Thursday, May 31, 2007

On The Road Again

I wish I could get a Death Ray mounted on the roof of my truck.

Have you ever been driving at night, with your headlights on low beams, and someone flashes their lights at you because they think you have your high-beams on? It happens to me a lot. My car and my truck both have halogen headlights, which are quite bright. Actually, most vehicles today have those same headlights, so maybe mine are just cleaner (which I doubt). Anyway, I was driving from Kamloops to Prince George the other night when we were moving our planting camp, and I got flashed quite a few times on the trip, which prompted this post.

Let’s talk about halogens for a minute. The halogens are from Group VII of the periodic table, which includes flourine, chlorine, bromine, iodine, and astitine. At room temperature and standard pressure, flourine and chlorine are gases, bromine is a liquid, and iodine and astitine are solids. This makes the halogens the only group in the periodic table which exhibits all three states of behaviour. Halogen headlights took over from the previous generic sealed-beam headlights in the 1980’s, and produce a whiter glare than the typical old yellowish sealed-beams did. But since practically everybody is using them, why am I getting flashed all the time? Perhaps it is because I always drive with my low-beams on. My eyesight is pretty good at night, so being lazy, I feel no need to turn the high-beams on when I’m on a deserted stretch of road – I’d just have to turn them back off when a car is coming at me. So maybe the drivers assume that since I haven’t “switched” my lights when they come in sight, I must still be on high beam. I don’t really mind the people who do a quick flash and then don’t do it again, because they probably realize that my headlights WERE on low-beam after all, and they feel silly. But when I get a second, last-minute flash from someone who thinks they should “punish” me for not dimming, that’s when I feel the need to slam into them head-first (although I can’t do that, because it would ruin my perfectly clean driving record). This headlight problem should get even worse soon with the new HID headlights that are starting to become more popular. Those lights are even brighter than halogens, and since they tend towards the blue end of the visible spectrum (due to the xenon gas), they are even more annoying to oncoming drivers. But enough about headlights.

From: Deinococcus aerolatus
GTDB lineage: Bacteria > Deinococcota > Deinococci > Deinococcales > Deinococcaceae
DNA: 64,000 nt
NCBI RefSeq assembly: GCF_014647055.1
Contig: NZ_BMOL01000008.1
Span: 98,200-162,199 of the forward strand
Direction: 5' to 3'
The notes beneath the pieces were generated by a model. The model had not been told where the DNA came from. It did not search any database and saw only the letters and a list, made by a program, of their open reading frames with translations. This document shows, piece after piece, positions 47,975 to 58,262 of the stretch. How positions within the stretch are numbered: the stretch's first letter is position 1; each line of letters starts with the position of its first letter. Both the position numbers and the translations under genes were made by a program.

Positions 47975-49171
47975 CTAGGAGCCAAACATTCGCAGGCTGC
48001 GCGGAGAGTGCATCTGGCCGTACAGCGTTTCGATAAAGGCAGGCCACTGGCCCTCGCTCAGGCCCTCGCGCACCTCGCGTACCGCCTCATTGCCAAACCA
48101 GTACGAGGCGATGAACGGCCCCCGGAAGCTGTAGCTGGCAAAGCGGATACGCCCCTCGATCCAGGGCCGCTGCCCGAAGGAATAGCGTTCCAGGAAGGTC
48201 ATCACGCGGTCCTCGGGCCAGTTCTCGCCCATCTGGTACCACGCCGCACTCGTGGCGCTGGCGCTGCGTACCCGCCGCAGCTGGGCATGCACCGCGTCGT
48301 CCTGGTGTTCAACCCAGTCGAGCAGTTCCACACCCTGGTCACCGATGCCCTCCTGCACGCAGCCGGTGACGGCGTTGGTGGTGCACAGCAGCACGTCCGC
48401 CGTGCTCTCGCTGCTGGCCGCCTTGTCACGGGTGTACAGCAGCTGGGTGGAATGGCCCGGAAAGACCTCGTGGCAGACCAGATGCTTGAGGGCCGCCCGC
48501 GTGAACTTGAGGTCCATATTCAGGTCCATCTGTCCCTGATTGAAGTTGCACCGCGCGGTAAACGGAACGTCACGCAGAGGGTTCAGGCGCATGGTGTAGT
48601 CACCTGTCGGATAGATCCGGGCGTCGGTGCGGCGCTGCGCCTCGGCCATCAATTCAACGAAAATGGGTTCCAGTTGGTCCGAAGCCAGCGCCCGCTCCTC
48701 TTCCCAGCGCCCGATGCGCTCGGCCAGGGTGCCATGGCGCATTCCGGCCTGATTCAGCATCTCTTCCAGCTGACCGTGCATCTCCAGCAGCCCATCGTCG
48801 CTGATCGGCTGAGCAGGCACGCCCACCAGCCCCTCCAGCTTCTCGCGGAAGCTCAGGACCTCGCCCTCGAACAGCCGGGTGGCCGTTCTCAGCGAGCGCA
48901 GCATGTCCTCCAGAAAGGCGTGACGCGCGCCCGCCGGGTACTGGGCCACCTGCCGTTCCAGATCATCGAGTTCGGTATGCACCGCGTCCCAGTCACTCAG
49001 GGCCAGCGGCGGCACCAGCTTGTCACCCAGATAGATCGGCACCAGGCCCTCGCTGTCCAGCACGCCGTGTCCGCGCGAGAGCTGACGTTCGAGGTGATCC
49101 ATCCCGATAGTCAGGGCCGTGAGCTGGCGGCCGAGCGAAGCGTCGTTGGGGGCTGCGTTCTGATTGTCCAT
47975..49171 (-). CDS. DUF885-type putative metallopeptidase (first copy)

The next afternoon, I drove from Prince George to Alberta, and luckily, since it was during the daytime, I was able to keep my road rage to a minimum. I also got to drive by Mount Robson, which wasn’t surrounded by clouds when I drove by, so I could see the summit pretty clearly. That happens about once in a blue moon (I think that saying just popped into my head since tomorrow night is a blue moon). Anyway, Mount Robson, at 12,972 feet (for the American readers) or 3,954 meters (for the rest of the logical world), is the highest peak in the Canadian Rockies. It isn’t the highest peak in British Columbia – that’s Mount Waddington in the Coast Mountain Range. It isn’t the highest peak in Canada – that’s Mount Logan in the Yukon. And it isn’t the highest peak in North America – that’s Mount McKinley in Alaska. But Mount Robson is a nice little mountain to drive by. Here’s a photo that I took of it: